I often get really depressed in the middle of the summer. It wasn’t until I did some work in therapy that I began to relate events from my earliest years to who am I today.
My brother was born in the summer and for the content 2-year old girl that I was, it meant the beginning of the end.
The end of my mother’s love and care for me.
Some of my earliest memories involve me holding a turquoise-colored plastic or rubber bowl filled with urine-soaked diapers. I remember the smell. I remember the heat. I remember the crying of my new little brother.
I remember being yelled at for something having to do with my brother and then going away.
That’s what my depression was: going away because the reality of my life was too painful. That’s what happens when it’s too painful now, as well. Yet, I had to exist. The pull to survive was very strong. So I pushed away all my 2-year old neediness and became helpful and quiet instead.
Now you may wonder, wasn’t there a father here to balance the mother’s consuming need to care for her newborn?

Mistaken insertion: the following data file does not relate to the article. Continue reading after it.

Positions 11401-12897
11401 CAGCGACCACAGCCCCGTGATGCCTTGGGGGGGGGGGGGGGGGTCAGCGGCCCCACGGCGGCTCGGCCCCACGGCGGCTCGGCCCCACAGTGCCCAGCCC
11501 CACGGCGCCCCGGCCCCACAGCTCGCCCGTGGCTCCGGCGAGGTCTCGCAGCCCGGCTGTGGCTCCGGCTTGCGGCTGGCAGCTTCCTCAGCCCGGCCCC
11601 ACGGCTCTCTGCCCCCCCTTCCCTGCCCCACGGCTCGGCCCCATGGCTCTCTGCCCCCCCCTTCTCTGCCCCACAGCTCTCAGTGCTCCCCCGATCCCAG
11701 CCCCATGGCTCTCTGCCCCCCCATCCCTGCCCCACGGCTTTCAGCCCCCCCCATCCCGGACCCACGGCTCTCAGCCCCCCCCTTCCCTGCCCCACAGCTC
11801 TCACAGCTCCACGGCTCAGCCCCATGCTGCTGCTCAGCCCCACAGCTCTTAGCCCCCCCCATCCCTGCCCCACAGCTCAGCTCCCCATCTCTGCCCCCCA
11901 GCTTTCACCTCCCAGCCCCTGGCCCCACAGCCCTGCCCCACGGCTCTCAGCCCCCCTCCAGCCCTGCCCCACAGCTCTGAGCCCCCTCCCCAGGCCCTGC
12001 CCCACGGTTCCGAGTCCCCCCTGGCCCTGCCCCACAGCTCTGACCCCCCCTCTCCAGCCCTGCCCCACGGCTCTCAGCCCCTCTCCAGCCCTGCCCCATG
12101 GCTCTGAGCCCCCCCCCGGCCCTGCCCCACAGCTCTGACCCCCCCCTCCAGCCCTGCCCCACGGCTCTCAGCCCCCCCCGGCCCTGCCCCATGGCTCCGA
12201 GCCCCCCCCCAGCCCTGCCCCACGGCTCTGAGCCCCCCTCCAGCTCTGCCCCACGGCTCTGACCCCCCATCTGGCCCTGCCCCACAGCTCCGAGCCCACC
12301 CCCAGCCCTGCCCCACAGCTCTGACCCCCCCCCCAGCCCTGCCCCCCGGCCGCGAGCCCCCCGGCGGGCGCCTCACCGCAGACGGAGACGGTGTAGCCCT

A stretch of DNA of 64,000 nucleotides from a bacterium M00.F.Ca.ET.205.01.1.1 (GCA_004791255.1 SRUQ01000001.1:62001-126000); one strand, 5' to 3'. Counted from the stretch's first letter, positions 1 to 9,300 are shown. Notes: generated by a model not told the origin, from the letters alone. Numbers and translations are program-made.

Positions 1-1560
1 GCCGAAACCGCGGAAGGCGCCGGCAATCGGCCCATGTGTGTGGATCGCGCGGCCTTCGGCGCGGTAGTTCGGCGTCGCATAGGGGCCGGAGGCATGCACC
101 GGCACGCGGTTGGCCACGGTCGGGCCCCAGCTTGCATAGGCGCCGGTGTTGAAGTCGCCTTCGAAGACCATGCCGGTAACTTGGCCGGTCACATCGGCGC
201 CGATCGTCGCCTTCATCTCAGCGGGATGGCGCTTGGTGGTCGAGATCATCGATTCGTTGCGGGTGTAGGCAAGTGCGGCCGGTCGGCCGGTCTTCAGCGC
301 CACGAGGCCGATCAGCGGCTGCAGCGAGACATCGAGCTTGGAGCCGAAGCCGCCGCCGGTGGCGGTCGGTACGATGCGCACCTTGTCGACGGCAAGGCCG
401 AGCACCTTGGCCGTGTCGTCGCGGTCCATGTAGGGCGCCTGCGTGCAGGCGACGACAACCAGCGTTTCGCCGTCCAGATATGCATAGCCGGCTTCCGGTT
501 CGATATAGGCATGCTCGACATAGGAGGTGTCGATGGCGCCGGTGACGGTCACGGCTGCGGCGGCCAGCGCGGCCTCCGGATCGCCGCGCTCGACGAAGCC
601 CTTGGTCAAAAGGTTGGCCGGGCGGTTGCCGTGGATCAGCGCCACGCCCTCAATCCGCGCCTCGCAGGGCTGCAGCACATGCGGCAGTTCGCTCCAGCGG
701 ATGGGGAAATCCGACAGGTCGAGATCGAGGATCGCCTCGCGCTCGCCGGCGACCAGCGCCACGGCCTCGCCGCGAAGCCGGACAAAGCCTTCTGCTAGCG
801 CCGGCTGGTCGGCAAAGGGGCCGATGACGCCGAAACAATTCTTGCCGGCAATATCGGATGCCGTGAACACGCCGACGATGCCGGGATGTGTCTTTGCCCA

Well, at that point in time, my mother and father were separating. My father stayed around to help out, but his help consisted of molesting me.
I know these things, so when I become depressed in the heat of the summer now, I let it wash over me and try to calmly observe the connection. Sometimes an event triggers it.In my hormonal youth, a summer occurrence of PMS would always overwhelm me with grief. Most lately it has had to with travel and dislocation; the loss of personal space while we've had visitors and work has been done on the house.
But it's August. I can see autumn on the horizon, and a return to myself.